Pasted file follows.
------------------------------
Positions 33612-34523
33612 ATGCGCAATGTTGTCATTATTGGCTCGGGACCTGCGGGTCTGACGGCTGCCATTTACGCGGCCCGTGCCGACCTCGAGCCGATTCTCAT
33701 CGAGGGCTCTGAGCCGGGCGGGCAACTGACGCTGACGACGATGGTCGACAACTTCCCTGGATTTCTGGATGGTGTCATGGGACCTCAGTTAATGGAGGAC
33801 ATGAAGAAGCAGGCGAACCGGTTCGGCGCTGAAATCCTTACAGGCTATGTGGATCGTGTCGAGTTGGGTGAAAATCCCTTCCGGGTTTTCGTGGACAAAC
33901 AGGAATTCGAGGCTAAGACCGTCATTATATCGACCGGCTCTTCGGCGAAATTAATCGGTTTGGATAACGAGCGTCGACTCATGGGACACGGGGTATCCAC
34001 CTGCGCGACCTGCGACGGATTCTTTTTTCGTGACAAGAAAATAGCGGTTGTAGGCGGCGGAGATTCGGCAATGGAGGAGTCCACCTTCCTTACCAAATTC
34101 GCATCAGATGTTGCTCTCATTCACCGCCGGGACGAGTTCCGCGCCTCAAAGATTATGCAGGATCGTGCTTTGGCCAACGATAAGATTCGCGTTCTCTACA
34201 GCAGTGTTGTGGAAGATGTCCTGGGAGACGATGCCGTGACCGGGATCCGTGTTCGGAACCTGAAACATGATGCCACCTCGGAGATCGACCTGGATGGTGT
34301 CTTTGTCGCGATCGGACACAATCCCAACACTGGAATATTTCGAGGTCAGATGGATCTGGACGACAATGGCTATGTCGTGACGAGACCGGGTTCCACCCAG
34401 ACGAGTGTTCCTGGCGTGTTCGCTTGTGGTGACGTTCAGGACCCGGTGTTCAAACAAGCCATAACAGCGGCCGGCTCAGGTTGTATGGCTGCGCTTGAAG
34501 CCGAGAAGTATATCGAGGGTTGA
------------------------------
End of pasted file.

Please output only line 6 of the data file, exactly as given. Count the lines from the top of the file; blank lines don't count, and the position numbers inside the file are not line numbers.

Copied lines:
34001 CTGCGCGACCTGCGACGGATTCTTTTTTCGTGACAAGAAAATAGCGGTTGTAGGCGGCGGAGATTCGGCAATGGAGGAGTCCACCTTCCTTACCAAATTC